- WWCR from Nashville, TN, USA, on 12160 kHz at 1725-1744 UTC in English with excellent signal. Religious preaching. Relog of station but new frequency.
- WTWW in Lebanon, TN, USA, on 12105 kHz in French at 1745-1815 UTC. Excellent signal. Religious sermon. 100 kW. Relog but new frequency.
- Tentative logging of Radio Free Asia at 2123 UTC on 11945 kHz in Chinese with fair signal broadcasting from Dushanbe-Orzu, Tajikistan. No ID heard. Fluttery signal typical of signal passing through auroral region so I presume it's from the other side of the planet. Short-wave.info lists R. Free Asia on here at this time in Chinese. That's the tentative ID.
Saturday, 14 January 2012
Today's loggings are of three shortwave broadcasters:
- R. Havana Cuba from Havana on 11840 kHz at 0500 UTC in Spanish with a fair signal. Interval signal and ID on the hour. 250 kW.
- Tentative logging of Radio France International on 11605 kHz, via relay at Meyerton, South Africa. Time: 0505-0535 UTC. Language: French, with France/Parisian accent. Very poor signal. No ID and no identifying information heard. Talk in French, usually too weak to copy. WRTH 2010 has RFI on here from Meyerton at 100 kW, and since the station sounded like RFI, I'm tentatively identifying it as such.
- WEWN, Vandiver, AL, USA, on 11550 kHz at 1512-1518 UTC in Spanish. Very good signal. EWTN (Catholic) religious program with talk by two men. 250 kW.
Friday, 13 January 2012
The January challenge continues with two utility stations logged today:
- CHU, Ottawa, ON, Canada, on 14670 kHz at 1319 UTC in English and French. Standard time station. Weak but beeps on the seconds were clear and distinct.
- Unidentified utility station in SITOR mode on 12966 kHz at 1325-1400 UTC. Weak to fair signal. I didn't try to decode it. I left the station on for half an hour hoping there would be a Morse code ID but there was none.
Thursday, 12 January 2012
For today, two utility loggings:
- Shannon VOLMET in Shannon, Ireland, on 13264 kHz at 1305-1310 UTC, SSB in English. Aviation weather for the UK area. ID.
- WSL in St. Augustine, FL, USA, on 13034 kHz at 1312 to 1345 UTC. SITOR-A and Morse code. Two SITOR-A stations heard here, one strong, one weak. No ID on strong one. Weak one was also sending Morse code Ids: "CQ de WSL". WSL is a station in the GLN Global Link Network. It provides HF data communications, including email (www.glnusa.net/?page-id=16)
Wednesday, 11 January 2012
Tuesday, 10 January 2012
Today's loggings are two digital stations for which I have no ID:
- 6362 kHz at 0540 UTC: Digital traffic in a mode that sounded kind of like RTTY but different. Not able to decode it. Weak.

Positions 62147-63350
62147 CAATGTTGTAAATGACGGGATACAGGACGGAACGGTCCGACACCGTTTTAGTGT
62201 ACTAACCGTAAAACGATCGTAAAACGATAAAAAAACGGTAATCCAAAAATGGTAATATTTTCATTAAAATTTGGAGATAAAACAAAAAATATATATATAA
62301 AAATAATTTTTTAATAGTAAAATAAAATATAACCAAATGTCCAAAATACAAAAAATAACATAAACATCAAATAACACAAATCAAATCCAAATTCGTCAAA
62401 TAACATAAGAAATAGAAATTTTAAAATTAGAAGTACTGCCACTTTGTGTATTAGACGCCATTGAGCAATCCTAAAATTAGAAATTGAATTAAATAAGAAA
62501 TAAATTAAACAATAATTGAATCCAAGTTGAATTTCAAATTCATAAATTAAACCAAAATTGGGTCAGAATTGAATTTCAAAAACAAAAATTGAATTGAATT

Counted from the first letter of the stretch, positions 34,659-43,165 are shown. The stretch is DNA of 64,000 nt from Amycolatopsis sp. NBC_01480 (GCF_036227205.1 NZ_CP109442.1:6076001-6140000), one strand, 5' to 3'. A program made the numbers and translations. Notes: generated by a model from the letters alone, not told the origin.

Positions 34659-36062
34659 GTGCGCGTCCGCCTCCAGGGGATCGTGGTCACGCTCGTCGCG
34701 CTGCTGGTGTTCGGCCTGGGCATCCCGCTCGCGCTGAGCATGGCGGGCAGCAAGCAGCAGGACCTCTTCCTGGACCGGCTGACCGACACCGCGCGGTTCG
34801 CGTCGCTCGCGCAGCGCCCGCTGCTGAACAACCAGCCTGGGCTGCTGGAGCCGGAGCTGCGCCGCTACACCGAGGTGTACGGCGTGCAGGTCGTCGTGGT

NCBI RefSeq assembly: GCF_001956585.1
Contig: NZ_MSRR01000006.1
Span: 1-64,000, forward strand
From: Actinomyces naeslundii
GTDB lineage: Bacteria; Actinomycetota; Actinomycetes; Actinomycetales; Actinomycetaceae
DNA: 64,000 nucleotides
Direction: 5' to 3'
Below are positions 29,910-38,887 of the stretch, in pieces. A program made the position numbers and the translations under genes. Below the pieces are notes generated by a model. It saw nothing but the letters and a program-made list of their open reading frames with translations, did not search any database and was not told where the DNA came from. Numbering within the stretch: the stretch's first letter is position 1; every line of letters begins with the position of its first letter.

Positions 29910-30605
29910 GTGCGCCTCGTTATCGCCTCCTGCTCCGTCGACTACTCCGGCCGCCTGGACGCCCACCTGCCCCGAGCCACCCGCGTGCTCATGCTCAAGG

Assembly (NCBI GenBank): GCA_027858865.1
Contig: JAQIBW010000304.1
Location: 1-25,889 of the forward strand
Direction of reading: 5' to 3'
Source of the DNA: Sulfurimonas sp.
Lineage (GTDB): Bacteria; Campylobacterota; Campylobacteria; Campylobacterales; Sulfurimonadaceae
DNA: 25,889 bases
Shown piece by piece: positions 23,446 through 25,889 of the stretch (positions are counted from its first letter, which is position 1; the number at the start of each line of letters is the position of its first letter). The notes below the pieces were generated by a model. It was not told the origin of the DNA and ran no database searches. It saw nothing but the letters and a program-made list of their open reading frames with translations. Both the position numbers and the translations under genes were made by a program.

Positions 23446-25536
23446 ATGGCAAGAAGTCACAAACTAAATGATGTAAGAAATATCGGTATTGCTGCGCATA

- 6352 kHz at 1230-1255 UTC: Very weak signal in SITOR mode. Decoding using MultiPSK and appeared to be sending three-letter groups (perhaps an ID?) but so weak it was probably just a jumble of errors. Occasional Morse code IDs but too weak to copy. Bits sounded something like "CK...DHL".
Monday, 9 January 2012
Three shortwave loggings for today:
- R. Exterior de España on 13720 kHz at 1245-1257 UTC in Spanish with a fair to poor signal. Transmitting from Noblejas, Spain with 250 kW. Talk and ID, then off air at 1257.
- China Radio International on 13665 kHz at 1257-1259 UTC in English with fair to good signal. Via relay site at Cerrik, Albania. 150 kW. Chinese language lesson, then off air on the hour.
- R. Havana Cuba, from Havana, on 13670 kHz at 1259-1304 UTC. Fair to good signal. 250 kW. Spanish - talk, ID on hour, and then into news.
Sunday, 8 January 2012
Received today on 17145 kHz: unidentified HF-Fax station transmitting weather information. I saw reports for the Gulf of Mexico and for the coast of Colombia. Time: 2040-2115 UTC. Signal was poor, and I didn't get an ID. I was also messing around trying to get the software to work properly (MultiPSK and WeFax) so I may have missed any IDs for that reason as well.
At 2010-2030 UTC today I was hearing Radio Japan in French on 17650 kHz, transmitting from the relay station at Talata-Volonodry, Madagascar with a fair to good signal. Talk in French, with an ID in Japanese and English on the half hour, then off air. 250 kW.
Saturday, 7 January 2012
There was a time when the Voice of America was one of the most prominent broadcasters on the shortwave bands. But years of service cuts have reduced its presence to the point where it is now unusual and noteworthy to stumble across it. That's why today's logging of something interesting is a logging of the VOA heard today at 1715-1732 UTC on 17655 kHz. Signal quality was poor. Programming consisted of talk in Portuguese with an ID on the half hour. Transmitting from Greenville, NC.